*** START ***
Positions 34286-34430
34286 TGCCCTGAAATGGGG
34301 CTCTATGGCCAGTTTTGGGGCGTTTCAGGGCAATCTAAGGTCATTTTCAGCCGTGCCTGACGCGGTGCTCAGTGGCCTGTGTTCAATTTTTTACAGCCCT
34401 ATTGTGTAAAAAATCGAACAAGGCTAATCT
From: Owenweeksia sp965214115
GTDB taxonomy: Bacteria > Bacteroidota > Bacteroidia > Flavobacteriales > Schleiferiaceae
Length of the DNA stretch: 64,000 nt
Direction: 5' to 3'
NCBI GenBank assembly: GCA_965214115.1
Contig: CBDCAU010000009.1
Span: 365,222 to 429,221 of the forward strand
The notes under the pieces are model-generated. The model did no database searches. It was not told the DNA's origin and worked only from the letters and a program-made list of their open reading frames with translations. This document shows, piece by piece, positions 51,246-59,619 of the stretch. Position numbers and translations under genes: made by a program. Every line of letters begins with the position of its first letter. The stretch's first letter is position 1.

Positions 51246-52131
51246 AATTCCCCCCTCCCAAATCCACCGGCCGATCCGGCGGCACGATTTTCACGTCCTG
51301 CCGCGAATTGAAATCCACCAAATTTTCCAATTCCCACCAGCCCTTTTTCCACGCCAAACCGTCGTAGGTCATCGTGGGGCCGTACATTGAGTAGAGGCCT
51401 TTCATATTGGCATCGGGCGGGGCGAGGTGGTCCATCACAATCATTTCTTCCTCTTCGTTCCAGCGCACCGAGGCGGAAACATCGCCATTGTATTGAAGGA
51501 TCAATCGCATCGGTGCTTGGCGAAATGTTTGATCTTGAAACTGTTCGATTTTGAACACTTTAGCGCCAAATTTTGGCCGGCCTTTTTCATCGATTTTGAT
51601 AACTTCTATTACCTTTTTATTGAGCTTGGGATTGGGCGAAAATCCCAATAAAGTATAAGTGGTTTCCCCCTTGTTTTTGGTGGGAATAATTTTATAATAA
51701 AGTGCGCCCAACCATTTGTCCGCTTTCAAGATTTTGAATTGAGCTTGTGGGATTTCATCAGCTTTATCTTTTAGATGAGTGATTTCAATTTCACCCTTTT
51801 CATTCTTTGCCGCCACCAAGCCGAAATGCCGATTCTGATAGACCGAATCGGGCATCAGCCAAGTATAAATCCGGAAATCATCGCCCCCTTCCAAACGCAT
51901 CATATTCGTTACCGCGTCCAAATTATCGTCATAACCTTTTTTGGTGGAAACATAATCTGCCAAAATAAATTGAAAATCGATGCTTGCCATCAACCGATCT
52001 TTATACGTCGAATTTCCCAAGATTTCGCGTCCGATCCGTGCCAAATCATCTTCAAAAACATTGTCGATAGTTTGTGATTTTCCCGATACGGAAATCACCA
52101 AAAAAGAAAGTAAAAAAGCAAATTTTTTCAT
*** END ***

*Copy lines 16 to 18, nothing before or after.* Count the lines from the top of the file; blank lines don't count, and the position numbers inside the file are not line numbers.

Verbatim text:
51401 TTCATATTGGCATCGGGCGGGGCGAGGTGGTCCATCACAATCATTTCTTCCTCTTCGTTCCAGCGCACCGAGGCGGAAACATCGCCATTGTATTGAAGGA
51501 TCAATCGCATCGGTGCTTGGCGAAATGTTTGATCTTGAAACTGTTCGATTTTGAACACTTTAGCGCCAAATTTTGGCCGGCCTTTTTCATCGATTTTGAT
51601 AACTTCTATTACCTTTTTATTGAGCTTGGGATTGGGCGAAAATCCCAATAAAGTATAAGTGGTTTCCCCCTTGTTTTTGGTGGGAATAATTTTATAATAA